(Editor’s note: Oscar Howe’s painting ‘Wounded Knee Massacre’ – seen above, slightly cropped to fit this space – is at a museum in Kansas. A group is seeking its return to South Dakota, and sent this letter to the Dwight D. Eisenhower Presidential Library, Museum and Boyhood Home in Abilene, Kan., last summer. Their request was rejected, but they still hope it can be brought back to its home state. Here is the letter they sent.)
John Day, biographer of Oscar Howe, said “Oscar Howe’s stature is tied to his American Indian heritage. He is seen as a model of cultural vitality, one who bridged the Indian and non-Indian worlds and achieved a continuation between ancient tradition and the 20th century.”
Nearly a quarter of the way into the 21st century, Oscar Howe’s stature and reputation have grown even stronger and more appreciated in the Native and wider worlds.
Howe’s career path passed through several South Dakota cities, through Santa Fe, where he matured as an artist, and through Europe, where he met his wife. None of these outposts, however, lasted as long, nor were as productive as his 25 years on the art faculty at the University of South Dakota. While at the university, Howe painted some of his most compelling works and mentored several students who became distinguished artists: Arthur Amiotte, Colleen Cutshall, Donald Montileaux, Herman Red Elk and Robert Penn.
One of the paintings Howe completed during this time period at USD was “Wounded Knee Massacre.” In Howe’s own words, “The idea here was to record an historical event, namely the massacring of Chief Big Foot and his starving Sioux Indians by the 7th Cavalry troops in 1890.” This painting, again in Howe’s description, is “semi-objective rather than abstract.” Indeed, it is the least abstract and the most emotionally charged of his entire artistic output.
Due to an unusual set of circumstances, “Wounded Knee Massacre” is owned by the Dwight D. Eisenhower Presidential Library, Museum and Boyhood Home in Abilene, Kan. The Howe masterpiece is exhibited on rotation in the Presidential Gifts display area. Further inquiries need to be made, but Howe’s painting does not appear to be integral to the museum’s mission.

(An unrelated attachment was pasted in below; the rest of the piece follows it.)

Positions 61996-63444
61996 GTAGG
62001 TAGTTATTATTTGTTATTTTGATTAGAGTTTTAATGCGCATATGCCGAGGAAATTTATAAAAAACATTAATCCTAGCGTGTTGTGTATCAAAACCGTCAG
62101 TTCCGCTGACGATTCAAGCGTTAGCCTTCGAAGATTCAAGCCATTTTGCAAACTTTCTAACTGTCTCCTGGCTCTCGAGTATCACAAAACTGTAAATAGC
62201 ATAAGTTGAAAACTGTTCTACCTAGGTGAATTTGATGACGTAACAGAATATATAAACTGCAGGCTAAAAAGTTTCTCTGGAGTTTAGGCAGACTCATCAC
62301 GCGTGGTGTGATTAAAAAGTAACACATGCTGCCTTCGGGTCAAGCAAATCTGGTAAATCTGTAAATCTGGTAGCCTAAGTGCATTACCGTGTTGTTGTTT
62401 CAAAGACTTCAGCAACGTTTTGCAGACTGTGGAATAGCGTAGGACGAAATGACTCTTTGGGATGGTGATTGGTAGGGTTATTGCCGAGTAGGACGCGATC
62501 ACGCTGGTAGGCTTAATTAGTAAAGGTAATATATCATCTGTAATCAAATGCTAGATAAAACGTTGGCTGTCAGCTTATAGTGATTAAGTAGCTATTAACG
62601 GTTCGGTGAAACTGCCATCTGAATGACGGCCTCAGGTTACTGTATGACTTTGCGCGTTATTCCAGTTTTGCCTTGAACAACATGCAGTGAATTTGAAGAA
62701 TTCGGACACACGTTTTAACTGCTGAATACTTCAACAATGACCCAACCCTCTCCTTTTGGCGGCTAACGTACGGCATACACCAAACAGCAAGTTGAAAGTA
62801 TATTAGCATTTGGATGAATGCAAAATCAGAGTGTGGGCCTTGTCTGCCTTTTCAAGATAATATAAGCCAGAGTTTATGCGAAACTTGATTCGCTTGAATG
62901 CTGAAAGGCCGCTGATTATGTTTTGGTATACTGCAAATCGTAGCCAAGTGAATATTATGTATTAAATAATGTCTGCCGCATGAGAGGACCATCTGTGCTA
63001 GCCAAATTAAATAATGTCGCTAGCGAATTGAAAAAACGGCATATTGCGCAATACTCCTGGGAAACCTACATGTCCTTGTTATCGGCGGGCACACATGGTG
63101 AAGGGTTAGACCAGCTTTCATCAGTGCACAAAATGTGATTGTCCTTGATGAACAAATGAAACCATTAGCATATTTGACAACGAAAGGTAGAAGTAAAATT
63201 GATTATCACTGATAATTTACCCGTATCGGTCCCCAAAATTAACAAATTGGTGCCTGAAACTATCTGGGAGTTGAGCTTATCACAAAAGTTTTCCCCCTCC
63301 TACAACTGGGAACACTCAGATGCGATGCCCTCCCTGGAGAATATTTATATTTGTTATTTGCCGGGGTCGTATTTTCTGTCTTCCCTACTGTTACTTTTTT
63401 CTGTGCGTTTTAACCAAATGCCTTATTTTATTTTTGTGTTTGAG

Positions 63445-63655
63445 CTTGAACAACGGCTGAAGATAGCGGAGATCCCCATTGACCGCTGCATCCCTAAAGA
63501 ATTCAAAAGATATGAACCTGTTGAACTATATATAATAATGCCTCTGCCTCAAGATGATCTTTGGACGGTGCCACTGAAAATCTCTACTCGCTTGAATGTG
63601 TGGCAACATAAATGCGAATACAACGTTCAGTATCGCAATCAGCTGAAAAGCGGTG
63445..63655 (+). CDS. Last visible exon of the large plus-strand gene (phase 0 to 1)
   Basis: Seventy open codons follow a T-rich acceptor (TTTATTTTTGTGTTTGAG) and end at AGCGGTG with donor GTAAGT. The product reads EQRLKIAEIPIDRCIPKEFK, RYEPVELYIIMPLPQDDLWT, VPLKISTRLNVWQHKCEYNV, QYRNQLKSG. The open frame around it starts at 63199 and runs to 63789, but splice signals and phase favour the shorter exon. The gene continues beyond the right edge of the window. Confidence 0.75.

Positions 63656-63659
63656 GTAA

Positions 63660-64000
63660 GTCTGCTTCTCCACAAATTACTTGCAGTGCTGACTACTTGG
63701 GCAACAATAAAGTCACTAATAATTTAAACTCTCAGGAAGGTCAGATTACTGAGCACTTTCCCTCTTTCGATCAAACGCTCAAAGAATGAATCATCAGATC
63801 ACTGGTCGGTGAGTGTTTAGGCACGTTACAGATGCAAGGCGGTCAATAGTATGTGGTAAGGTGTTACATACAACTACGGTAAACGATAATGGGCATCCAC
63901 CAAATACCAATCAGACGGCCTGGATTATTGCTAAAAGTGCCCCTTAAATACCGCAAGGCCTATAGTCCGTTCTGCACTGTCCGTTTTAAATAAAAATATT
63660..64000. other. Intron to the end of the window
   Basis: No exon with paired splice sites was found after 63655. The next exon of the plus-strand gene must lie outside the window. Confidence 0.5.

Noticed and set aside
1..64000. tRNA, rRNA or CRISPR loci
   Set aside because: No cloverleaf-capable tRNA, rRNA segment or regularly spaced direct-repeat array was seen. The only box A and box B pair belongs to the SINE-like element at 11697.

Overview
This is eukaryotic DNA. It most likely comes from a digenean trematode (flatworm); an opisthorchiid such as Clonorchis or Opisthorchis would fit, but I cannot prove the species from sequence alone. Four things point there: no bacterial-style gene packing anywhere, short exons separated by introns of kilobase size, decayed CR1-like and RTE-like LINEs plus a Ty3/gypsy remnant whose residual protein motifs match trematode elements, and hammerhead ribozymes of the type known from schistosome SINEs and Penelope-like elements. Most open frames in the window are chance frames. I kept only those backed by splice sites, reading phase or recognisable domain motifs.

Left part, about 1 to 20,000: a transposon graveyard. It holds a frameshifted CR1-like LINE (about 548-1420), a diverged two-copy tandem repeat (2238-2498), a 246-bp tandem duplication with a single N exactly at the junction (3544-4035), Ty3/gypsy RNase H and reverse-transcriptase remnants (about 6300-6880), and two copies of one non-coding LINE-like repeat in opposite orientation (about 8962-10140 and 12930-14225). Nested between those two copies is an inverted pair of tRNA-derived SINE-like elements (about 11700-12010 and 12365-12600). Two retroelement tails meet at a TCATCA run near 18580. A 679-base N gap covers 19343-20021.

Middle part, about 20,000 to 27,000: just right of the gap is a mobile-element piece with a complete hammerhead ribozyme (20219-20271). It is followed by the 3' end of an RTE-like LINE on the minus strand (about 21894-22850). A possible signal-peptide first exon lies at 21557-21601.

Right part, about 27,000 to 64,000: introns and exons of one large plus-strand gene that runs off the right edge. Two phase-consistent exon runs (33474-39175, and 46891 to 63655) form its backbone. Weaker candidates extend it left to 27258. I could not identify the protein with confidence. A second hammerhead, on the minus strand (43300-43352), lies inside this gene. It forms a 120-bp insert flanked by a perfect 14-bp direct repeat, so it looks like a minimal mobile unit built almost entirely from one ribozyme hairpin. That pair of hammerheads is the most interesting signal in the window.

The horrific slaughter at Wounded Knee in 1890 continues to stand as a seminal event in the history of this country, Native Americans, and this state. Howe’s painting received a negative reaction when it was initially exhibited in South Dakota, but opinions and attitudes have changed in the 60 years since it was presented to the public. Scholars and historians write eloquently and frequently about the massacre at Wounded Knee. Dee Brown in “Bury My Heart at Wounded Knee,” David Treuer in “The Heartbeat of Wounded Knee,” and Heather Cox Richardson in “Wounded Knee: Party Politics and the Road to an American Massacre” are just a few examples of contemporary scholarship exploring the event’s importance.
It is time to bring Howe’s masterpiece back to South Dakota, where it will enrich Native American education and inform the state’s history and the relationship with its Indian people. We propose to raise the funds necessary to purchase the painting and place it in the permanent collection of the University of South Dakota.
The university already owns the majority of the Howe paintings. Adding this historically and stylistically significant painting would broaden the range of Howe’s work in the university’s collection.
The fundraising potential for this project is considerable. A national advisory committee consisting of people such as David Treuer and Heather Cox Richardson along with prominent USD graduates with an interest in Native American art such as Judge Larry Piersol, Dennis McFarland, Steve Manolis, and several others, would be created. Contributors would not be limited to USD graduates given the widespread, international recognition of Howe’s art.
We are a team of USD graduates with varying experience in fundraising. We are prepared to dedicate as much time and resources as we are individually able. However, we are not fundraising experts. We need the affiliation, expertise, and credibility of the USD Foundation and the College of Fine Arts to raise the necessary funds.
We need the foundation’s 501 (c) (3) tax status, a fund established within the foundation for deposit of donations, and the foundation’s advice and staff support. We fully understand that this campaign will take a dedicated effort over several months and possibly years to raise the funds. Furthermore, approaching the Eisenhower Museum regarding the value and purchase of the painting will require the foundation’s expertise.
Tim Schreiner, retired journalist, editor; Mark Butterbrodt, retired Indian Health Service medical doctor; Harry Christianson, retired attorney and investor; Dan Novak, retired banker and loan officer; Peter Lieberman, retired circuit court judge; Rich Boyd, community member, wasewakpa; Greg Redlin, retired USD vice president
The above signers are friends of Oscar Howe’s work and seek the return of Howe’s masterpiece “Wounded Knee Massacre” to South Dakota.